Both sensitivity and specificity were high at this study site with 91.7% (64.6% -98.5%) and 94.9% (89.4%-97.7%), respectively. Positive and negative predictive values were 64.7% (CI: 41.3%- 82.7%) and 99.1 (95.2%- 99.8%), respectively (Table 2).

3.3. Identification of Plasmodium Species

P. falciparum was the only species identified in all positive slides confirmed by the quality control expert. However, P. malariae was detected by routine microscopists in one and two slides of 64 and 162 P. falciparum confirmed positives slides from Hôpital de Mfilou and CSI “Maman Mboualé,” respectively. At the LNSP, out of 11 confirmed positive slides, one slide was positive for Plasmodium ovale by the routine microscopists.

3.4. Evaluation of Parasite Densities at Different Sites

All three study sites assessed parasite density different comparatively to the quality control expert (Figure 1). However, the differences from the quality control expert were more pronounced at the CSI “Maman Mboualé” (p= 0.001) and Hôpital de Mfilou (p= 0.009) compared to that with the LNSP (p= 0.048).

Figure 1: Comparison of parasites densities between different sites and control.

4. Discussion

This study demonstrates the inaccurate performance of routine microscopy in the three health centers compared to expert microscopy, indicating poor performance, where large quantities of blood smear examination and permanent involvement of several microscopists were necessary.

Both sensitivity and specificity were significantly higher at the LNSP, which is the reference laboratory at the national level. This performance may be explained by the fact that the LNSP is the national site for microscopist training and as such having qualified trainers and technicians who are also working in parasitological diagnostic routine. Other factors that contribute to this performance were favorable quality of equipment and the relative low number of slides prepared ranging from one to ten, related to low malaria transmission as it was observed in Kenya [15]. However, the relative difference on estimation of parasite density as well as the trend of species misclassification requires training and improvement knowledge on the parasite for better management of malaria cases at this site.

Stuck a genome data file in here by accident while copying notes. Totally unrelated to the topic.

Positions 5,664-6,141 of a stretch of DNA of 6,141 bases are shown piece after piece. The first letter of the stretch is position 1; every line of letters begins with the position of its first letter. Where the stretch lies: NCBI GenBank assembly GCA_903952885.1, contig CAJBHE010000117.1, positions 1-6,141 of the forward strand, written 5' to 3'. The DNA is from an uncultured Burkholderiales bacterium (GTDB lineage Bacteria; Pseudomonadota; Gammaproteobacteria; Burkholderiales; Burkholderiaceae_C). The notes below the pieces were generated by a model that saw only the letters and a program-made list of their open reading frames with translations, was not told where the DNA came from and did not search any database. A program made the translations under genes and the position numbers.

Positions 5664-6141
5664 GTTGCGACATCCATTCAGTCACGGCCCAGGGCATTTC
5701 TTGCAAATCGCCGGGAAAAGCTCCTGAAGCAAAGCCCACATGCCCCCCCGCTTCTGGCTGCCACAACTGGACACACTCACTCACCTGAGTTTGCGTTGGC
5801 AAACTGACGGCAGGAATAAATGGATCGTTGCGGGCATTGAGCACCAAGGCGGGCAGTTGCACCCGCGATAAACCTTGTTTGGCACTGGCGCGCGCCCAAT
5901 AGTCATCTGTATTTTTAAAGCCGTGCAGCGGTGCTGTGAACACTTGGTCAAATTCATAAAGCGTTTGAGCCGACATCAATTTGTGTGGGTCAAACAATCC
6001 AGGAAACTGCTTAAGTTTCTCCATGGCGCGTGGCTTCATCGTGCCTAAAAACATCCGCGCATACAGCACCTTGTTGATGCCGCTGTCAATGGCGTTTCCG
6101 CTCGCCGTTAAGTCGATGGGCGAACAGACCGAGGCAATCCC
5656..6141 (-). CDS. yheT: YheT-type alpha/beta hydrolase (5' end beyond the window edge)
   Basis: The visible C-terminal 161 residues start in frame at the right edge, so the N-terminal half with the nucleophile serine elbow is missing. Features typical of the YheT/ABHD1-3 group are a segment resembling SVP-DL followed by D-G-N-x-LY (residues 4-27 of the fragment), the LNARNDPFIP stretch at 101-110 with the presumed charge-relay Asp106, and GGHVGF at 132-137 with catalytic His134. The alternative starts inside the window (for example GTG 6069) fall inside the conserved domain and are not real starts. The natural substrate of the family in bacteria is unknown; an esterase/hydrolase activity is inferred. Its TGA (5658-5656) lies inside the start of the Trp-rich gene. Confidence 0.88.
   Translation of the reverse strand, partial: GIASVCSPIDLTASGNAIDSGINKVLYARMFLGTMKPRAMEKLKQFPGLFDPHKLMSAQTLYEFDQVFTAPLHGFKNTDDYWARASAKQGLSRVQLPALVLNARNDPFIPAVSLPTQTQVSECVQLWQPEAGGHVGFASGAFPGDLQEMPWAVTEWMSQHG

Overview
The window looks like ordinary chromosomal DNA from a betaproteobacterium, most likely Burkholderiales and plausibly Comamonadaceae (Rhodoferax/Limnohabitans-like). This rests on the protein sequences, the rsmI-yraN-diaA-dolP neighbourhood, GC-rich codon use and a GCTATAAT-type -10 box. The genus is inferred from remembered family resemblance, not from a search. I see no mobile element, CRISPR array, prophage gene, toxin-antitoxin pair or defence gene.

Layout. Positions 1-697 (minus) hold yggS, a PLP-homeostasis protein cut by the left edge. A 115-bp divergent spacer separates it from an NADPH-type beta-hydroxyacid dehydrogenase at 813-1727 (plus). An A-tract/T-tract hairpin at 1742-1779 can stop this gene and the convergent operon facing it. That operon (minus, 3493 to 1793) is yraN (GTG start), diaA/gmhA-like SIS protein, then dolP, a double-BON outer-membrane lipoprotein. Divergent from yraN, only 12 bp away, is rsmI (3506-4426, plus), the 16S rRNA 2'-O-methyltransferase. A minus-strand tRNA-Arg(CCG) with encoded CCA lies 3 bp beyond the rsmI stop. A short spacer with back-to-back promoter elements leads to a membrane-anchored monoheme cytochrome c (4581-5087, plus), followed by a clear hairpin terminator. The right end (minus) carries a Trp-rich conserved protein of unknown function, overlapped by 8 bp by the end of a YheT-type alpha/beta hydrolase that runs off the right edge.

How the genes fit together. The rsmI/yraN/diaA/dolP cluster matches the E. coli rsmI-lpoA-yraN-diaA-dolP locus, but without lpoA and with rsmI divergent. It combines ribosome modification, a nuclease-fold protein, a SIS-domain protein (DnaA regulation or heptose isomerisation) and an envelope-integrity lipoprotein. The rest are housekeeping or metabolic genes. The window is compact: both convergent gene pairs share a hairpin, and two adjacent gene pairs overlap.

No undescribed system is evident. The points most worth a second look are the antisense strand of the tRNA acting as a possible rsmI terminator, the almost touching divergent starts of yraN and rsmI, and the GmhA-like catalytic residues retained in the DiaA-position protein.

In contrast to LNSP, different performances have been found at the Hôpital de Mfilou and at the CSI “Maman Mboualé.” The lower sensitivity and specificity of routine microscopy were observed at the Hôpital de Mfilou and the CSI “Maman Mboualé.” Both over- and underdiagnoses of malaria are common in malaria-endemic African countries such as Tanzania, Uganda, Burkina Faso, Kenya, and Côte d’Ivoire [10, 1619]. These lower performances have potential clinical implications, with low sensitivity implying many underdiagnosed malaria cases with no safe and appropriate treatment. Low specificity leads to overdiagnosis with overtreatment and unnecessary prescription of antimalarials, as well as underdiagnosis and undertreatment of real causes of actual symptoms [10, 15, 20, 21]. Plasmodial species were also confused in these two sites and parasite density estimation was largely different from the expert’s assessment. The observed phenomena are a worrying situation in these two health centers, receiving a high amount of suspected malaria patients of all age groups, including children under 5 years of age, the population most vulnerable to severe and potentially fatal malaria complications. Additionally, due to the lack of recent entomological data in these study sites, malaria burden is mostly estimated based on the proportion of diagnosed cases. Therefore, misdiagnosis and resulting biased interpretations of in reality-different epidemiological patterns on malaria may lead to biased reports on the local burden of malaria and to biased evaluations of various malaria control intervention programs. Several factors may justify the poor performance of routine microscopy in these sites including the large number of thick blood smears to read in daily routine, lack of skilled microscopists, supervision, and maintenance of infrastructure mainly at the CSI “Maman Mboualé,” and lack of regular quality control. Although four selected microscopists from each of these two sites had recently participated in the PARAMED training, the daily work in these two centers was also done by several nonselected microscopists. However, the obtained results are an indicator of the lack of supervision after training as well as low impact of spread of acquired knowledge to others microscopists working permanently at these sites. Training can improve the capacity of individual microscopists; but, when they return to respective laboratories, they often face many challenges such as equipment and heavy workloads. These challenges can contribute to the marginal improvements in the performance observed after training [15].